Texas Conjunto Music Hall of Fame adds 5 inductees

Five Conjunto stars were part of the 2016 class inducted on Saturday night in San Benito, Texas

The 2016 inductees to the Texas Conjunto Hall of Fame include (from left to right): Juan Tejeda, June P. Garcia, David Farias, Julian Figueroa and Juan Tovar. (Courtesy photos)

SAN BENITO — The Texas Conjunto Music Hall of Fame inducted five new members during the 15th annual Hall of Fame induction ceremony on Saturday night in San Benito, Texas, the birthplace of Conjunto music.


Five Conjunto stars were part of the 2016 class, including singer and accordionist David Farias, musician, educator, and co-founder of the Tejano Conjunto Festival Juan TejedaConjunto Madrigal bandleader June P. GarciaLos Fantasmas del Valle member Julian Figueroa, and Los Pobres vocalist and accordionist Juan Tovar.

All join other Conjunto pioneers who are credited with capturing the spirit and dedication to this classic genre of musical entertainment.

The Texas Conjunto Music Hall of Fame & Museum, founded in 2001, works to promote, preserve, archive, document, and display the history of regional conjunto music by honoring those who create it.

Learn more about the five inductees for 2016 below.


David Farias is a San Antonio native known as the accordionist for La Tropa F and for Los Texmaniacs. The group earned a Grammy Award in 2009 for their album Borders y Bailes.

At age 8, he began playing professionally with the family band, Los Hermanos Farías.

Farías left La Tropa F in 2006, joining bajo sexto guitarist Max Baca as accordionist for Los Texmaniacs. Using jazz and blues licks to diversify their conjunto sound, the band toured the world playing for American troops abroad.


Juan Tejeda, an accordionist and vocalist for the Conjunto Aztlan, was born in 1953.

For 20 years, he was the Chicano music program director for San Antonio’s Guadalupe Cultural Arts Center where he created the internationally-recognized Tejano Conjunto Festival.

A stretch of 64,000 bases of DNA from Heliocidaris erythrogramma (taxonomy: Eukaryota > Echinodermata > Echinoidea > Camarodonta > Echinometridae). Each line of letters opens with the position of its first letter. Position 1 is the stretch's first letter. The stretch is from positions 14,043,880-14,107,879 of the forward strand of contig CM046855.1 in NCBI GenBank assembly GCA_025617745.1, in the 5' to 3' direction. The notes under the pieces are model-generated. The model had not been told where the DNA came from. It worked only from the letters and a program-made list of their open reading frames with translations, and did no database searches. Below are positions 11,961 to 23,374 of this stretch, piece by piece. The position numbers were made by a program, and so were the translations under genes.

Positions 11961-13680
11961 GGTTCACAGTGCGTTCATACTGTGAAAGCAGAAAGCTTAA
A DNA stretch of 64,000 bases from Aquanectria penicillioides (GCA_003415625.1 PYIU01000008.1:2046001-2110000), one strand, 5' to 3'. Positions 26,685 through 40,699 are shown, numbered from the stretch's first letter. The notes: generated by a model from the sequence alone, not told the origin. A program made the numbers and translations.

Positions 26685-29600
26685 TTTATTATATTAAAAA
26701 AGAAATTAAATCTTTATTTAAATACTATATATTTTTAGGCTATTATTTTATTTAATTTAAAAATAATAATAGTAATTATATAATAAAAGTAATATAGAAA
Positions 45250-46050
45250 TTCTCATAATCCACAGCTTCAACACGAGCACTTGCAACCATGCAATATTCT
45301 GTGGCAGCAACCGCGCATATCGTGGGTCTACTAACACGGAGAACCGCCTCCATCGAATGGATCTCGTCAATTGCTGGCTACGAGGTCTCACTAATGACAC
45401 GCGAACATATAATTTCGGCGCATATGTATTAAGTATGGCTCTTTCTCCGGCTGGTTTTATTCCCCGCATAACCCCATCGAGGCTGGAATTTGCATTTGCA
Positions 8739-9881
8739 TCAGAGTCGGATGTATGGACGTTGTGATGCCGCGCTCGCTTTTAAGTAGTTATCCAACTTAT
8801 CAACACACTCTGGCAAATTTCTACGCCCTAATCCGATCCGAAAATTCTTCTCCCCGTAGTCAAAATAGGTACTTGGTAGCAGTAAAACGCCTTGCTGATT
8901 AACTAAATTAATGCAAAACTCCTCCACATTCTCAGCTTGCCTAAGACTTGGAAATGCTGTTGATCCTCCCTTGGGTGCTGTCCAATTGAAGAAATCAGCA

At the Guadalupe, he also created and implemented community classes in Conjunto music and mariachi.

In 2002, as a professor at Palo Alto College in San Antonio, he began directing the first college-level Conjunto program in the United States.

With Conjunto Aztlan, he traces his musical history to the Chicano Movement in 1977, when he took on the mission of heritage-based music education that has led him to write and lecture extensively on the history of Tejano and Conjunto music.


Julian Figueroa, a member of Los Fantasmas del Valle for 45 years, sang and played bajo sexto.

Born in 1945 in Mercedes, he dropped out of school in fifth grade to do migrant farm work with his parents. His lifelong friendship with Hector Barrón, also of Los Fantasmas, began in the mid-1950s.

In 1968 Figueroa and Barrón formed a band. Their name became Los Fantasmas del Valle during the recording of the song “Mis Pasos Andaran,” a ghostly tune about a man who dies and returns to haunt his girlfriend. Their most famous recording effort came in 1981, “Bellos Recuerdos,” a song that narrates the life of a farm worker during the 1940s.


June P. García, a bandleader for Conjunto Madrigal from Taft, Texas, Manuel P. García is better known as June P. García.

According to his parents, his love for music started at the age of 11 months when he began humming the tune to “Juan Charrasqueado.”

García joined El Conjunto Madrigal in 1964 when he was hired to sing songs in English. He progressed to duets in Spanish and in 1978, he took over the band.

A self-taught musician, he plays bajo sexto and sings. Many of the songs by Conjunto Madrigal are June P.’s originals. Along with performing Spanish classics like “Cruz de Olvido” and “La Mucura,” he still performs rock-and-roll oldies.


Juan Tovar, a vocalist and frontman for Los Pobres, is from Brownsville.

At 15, he began singing professionally with the Conjunto band Los Falcones. Tovar says that he learned a lot of his musical discipline from listening to Freddy Gómez, who sang with Los Dinámicos, a band led by Tovar’s uncle.

One of his most successful recording efforts was “No Me Se Rajar” which he recorded in 1983 with Falcón Records.

Tovar served in the U.S. Army and did a tour of duty in Vietnam. From 1984 to 1994, he taught physical education at Canales Elementary School in Brownsville.

SOURCE: Valley Morning  Star

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